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Vietnam farmers cry about dry fields

 VietNamNet Bridge – Thousands of hectares of rice fields in the southern region of Vietnam have been damaged by saltwater intrusion and the most severe drought in 100 years. Farmers are crying about their huge losses, caused by natural disasters.

VietNamNet Bridge – Thousands of hectares of rice fields in the southern region of Vietnam have been damaged by saltwater intrusion and the most severe drought in 100 years. Farmers are crying about their huge losses, caused by natural disasters.

Đồng ruộng nứt toác, nước nhiễm mặn ở miền Tây

After Lunar New Year (Tet holiday), the people in many provinces in the Mekong Delta of Vietnam have been living in distress because their fields are getting drier day by day.


Đồng ruộng nứt toác, nước nhiễm mặn ở miền Tây


Irrigation canals and lakes are also dried up and the biggest fear of the farmer is saltwater intrusion. If they try to pump water from canals to their fields, their rice will die faster.

 An abandoned field in Bac Lieu Province.

Đồng ruộng nứt toác, nước nhiễm mặn ở miền Tây



Đồng ruộng nứt toác, nước nhiễm mặn ở miền Tây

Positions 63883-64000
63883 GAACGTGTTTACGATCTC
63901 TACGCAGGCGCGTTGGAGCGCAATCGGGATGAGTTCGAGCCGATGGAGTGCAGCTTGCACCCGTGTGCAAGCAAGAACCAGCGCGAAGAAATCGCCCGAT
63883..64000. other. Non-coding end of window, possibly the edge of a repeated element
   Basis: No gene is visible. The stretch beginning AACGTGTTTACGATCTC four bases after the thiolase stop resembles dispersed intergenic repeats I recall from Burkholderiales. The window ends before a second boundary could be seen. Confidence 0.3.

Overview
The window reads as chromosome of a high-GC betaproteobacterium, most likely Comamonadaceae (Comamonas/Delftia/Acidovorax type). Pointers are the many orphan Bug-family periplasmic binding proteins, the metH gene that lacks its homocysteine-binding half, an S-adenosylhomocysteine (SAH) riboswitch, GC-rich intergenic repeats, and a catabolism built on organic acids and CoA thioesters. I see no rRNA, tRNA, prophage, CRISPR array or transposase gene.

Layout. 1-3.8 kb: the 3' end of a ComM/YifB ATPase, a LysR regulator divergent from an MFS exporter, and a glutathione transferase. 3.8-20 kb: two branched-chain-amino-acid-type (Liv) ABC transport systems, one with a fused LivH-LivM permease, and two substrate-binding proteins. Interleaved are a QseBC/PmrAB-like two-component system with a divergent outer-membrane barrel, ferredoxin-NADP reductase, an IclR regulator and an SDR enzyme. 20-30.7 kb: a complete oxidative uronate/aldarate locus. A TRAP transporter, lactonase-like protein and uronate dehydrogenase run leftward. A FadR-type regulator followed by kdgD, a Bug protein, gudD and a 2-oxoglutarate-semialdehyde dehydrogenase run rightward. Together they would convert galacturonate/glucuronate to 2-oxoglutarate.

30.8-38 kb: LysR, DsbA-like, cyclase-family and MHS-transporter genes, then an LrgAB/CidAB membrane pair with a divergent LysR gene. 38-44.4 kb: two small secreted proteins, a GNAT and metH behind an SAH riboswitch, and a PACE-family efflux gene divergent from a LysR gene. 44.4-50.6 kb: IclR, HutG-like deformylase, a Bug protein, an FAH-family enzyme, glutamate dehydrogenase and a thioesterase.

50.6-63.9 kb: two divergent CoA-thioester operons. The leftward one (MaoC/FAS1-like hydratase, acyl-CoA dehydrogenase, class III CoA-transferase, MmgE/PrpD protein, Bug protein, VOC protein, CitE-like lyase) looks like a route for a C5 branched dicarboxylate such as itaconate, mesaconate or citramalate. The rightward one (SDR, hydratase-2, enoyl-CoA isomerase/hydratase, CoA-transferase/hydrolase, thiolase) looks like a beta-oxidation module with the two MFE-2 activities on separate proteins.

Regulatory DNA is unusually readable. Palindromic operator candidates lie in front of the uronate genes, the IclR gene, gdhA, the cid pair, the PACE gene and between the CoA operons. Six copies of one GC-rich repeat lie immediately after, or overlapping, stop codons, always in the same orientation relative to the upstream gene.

Salt intrusion kills fish.




Đồng ruộng nứt toác, nước nhiễm mặn ở miền Tây

 A withered field in Soc Trang Province.



Đồng ruộng nứt toác, nước nhiễm mặn ở miền Tây

On February 22 noon, Mr. Ba Toi, a farmer in Tan Hung Commune, Long Phu District of Soc Trang Province was still on his scorched rice field in Tan Quy A Hamlet.

The 60-year old farmer said he had stayed up all night to think how to save the rice but he could not withstand natural disasters because the field and the canals are all dry while the salty level in the river water is up to 4‰.

Toi said in previous years, he harvested about seven tons of rice per hectare, in the winter-spring crop. With six hectares of land, he had 42 tons or rice. This year all of the six hectares of rice died because of severe drought.


Đồng ruộng nứt toác, nước nhiễm mặn ở miền Tây

Party Secretary of Hau Giang Province, Mr. Tran Cong Chanh, said: "Drought can be handled but saline intrusion can leave consequences in a decade."

Đồng ruộng nứt toác, nước nhiễm mặn ở miền Tây

Theo ông Mai Anh Nhịn - Phó Chủ tịch UBND tỉnh Kiên Giang, hiện nay các tuyến kênh trong tỉnh bị xâm nhập mặn lấn sâu vào 34 km nội đồng. Riêng tháng 6 - 7/2015 vừa qua, tại TP Rạch Giá thiếu nước ngọt sinh hoạt nghiêm trọng kéo dài gần 1 tháng. 


Đồng ruộng nứt toác, nước nhiễm mặn ở miền Tây